Booms used to take gasoline out of the water in the pit in Brookes’ garden.

When Brookes and his wife Deborah bought the house a year and a half ago, part of the attraction was the mature apple tree that was broken in the crash and the old asparagus patch that was drenched in gasoline on Friday.

In addition to the soil, Brookes is concerned about the gasoline migrating to the river or to his well. He points to the foul water at the bottom of the pit in his yard. “It hasn’t rained in a few days. That’s the water table,” he points out. A white boom floats in the liquid.

According to Marci Waite of Spilltech, its  “Oil Only” booms are made to float and absorb oil and other hydrocarbons (like gasoline) while repelling water. Each 10 foot boom (pictured) can absorb 7.5 gallons of gasoline.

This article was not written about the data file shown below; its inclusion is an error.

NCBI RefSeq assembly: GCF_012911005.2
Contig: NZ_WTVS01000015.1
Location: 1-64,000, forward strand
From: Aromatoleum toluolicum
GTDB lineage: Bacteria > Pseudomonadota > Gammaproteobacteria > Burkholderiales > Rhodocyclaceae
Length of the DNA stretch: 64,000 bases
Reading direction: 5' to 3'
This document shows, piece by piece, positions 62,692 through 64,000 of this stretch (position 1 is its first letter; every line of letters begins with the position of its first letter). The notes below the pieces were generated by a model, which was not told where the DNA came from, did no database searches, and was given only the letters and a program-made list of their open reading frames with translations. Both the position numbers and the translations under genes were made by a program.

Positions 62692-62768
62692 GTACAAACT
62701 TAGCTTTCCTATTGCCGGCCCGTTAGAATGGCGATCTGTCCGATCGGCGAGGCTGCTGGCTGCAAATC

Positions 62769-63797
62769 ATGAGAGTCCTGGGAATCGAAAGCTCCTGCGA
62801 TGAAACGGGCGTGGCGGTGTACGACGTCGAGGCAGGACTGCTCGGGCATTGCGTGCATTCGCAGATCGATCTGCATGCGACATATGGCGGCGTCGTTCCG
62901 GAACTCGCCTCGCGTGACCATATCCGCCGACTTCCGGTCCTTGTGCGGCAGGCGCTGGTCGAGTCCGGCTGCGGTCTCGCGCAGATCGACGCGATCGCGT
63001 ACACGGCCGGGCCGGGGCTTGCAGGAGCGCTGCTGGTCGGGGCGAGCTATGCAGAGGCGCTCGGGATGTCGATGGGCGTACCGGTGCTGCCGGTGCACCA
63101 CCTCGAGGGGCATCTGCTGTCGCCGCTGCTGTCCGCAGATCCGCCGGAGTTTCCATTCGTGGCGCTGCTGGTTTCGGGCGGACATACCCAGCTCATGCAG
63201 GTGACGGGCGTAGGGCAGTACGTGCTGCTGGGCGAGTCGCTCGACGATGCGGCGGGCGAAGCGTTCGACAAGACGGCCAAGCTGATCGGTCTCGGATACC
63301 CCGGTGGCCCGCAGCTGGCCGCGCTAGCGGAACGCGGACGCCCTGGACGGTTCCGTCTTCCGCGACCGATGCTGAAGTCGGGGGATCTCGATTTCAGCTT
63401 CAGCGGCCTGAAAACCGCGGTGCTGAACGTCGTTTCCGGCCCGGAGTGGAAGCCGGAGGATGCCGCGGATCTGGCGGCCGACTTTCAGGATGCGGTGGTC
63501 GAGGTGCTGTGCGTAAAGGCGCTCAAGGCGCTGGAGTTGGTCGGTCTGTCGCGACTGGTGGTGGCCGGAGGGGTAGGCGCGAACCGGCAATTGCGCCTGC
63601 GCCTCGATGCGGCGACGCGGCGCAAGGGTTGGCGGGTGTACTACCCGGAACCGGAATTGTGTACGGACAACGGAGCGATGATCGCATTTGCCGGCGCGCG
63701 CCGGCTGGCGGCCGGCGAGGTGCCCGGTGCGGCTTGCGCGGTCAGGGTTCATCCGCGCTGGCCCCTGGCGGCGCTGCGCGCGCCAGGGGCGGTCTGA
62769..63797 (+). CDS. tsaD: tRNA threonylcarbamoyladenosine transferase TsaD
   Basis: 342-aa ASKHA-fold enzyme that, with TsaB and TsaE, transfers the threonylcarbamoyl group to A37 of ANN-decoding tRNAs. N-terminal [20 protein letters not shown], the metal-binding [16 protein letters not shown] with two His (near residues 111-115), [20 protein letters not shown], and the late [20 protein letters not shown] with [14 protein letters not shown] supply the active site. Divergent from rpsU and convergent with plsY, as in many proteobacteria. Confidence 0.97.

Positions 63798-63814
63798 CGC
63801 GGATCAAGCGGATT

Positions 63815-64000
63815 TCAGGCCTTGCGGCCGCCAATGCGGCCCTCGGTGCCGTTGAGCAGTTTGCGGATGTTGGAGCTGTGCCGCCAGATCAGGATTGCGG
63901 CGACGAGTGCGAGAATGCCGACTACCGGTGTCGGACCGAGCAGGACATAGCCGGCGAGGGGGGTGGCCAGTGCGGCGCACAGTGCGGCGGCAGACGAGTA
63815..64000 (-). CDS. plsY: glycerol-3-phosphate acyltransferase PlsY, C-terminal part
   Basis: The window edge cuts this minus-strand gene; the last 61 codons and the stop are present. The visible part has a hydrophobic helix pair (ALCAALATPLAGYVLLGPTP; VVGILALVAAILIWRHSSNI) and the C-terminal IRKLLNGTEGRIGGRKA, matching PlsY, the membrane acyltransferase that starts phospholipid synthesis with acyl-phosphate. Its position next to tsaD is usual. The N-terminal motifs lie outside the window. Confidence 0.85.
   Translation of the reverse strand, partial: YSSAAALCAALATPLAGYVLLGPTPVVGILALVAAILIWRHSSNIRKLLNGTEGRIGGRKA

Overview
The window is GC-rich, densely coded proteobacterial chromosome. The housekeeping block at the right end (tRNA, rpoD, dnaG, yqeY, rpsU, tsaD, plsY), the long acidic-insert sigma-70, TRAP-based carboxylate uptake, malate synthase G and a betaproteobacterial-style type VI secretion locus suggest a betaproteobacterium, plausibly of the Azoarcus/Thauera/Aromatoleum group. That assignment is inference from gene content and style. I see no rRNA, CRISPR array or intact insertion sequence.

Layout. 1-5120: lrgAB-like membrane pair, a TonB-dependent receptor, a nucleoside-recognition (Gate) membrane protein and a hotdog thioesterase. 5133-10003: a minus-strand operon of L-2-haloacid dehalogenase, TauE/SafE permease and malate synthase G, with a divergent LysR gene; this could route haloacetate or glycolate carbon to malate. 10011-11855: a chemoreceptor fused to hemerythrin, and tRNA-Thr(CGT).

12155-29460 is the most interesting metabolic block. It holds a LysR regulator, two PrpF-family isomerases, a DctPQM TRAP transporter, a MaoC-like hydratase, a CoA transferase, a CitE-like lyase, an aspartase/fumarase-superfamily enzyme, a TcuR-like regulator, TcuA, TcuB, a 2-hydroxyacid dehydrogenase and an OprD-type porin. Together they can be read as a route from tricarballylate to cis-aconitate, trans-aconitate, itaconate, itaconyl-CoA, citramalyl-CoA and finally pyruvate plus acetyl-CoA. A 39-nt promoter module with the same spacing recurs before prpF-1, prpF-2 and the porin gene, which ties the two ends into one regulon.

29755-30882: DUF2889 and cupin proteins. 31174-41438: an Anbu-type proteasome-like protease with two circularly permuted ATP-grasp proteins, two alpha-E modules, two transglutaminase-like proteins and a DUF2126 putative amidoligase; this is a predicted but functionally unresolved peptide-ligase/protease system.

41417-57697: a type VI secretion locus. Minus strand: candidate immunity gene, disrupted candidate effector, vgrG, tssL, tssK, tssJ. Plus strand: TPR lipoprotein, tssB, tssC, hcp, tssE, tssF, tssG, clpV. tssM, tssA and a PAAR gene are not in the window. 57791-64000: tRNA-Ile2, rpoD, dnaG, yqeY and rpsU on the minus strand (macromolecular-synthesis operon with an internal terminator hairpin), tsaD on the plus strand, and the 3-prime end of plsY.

Brookes says that the emergency personnel who responded to the wreck on Friday did a great job, but now he believes he alone is stuck with the problem. “Where’s a courtesy call from the trucking company, where’s Shumlin, where’s  Bernie (Sen. Sanders)?” Brookes asks. “At least come and look, it’s part of their state. If this happened next to the Winooski (River) they’d be there. I guess we’re just a little too far south.”

A call by The Chester Telegraph to P&H Transportation on Tuesday, May 20 was not returned.

On-going probe in Field Farm house

According to Chester Police Chief Rick Cloud, last Monday’s fire at Field Farm on Blue Hill Road remains suspicious. Chester Police are working with state arson investigators to find the cause. The fire, which started in the northeast corner of the 1822 structure, remains a mystery. The owners of the house, Ferren and Leah Bratton, have helped police to reconstruct where things were in the house when they last were here. The Brattons currently live in of Mamaroneck, N.Y. Chester Police continue to run down leads including checking out cars that were seen in the area and creating a timeline of the incident.

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  1. Chad Fickert says: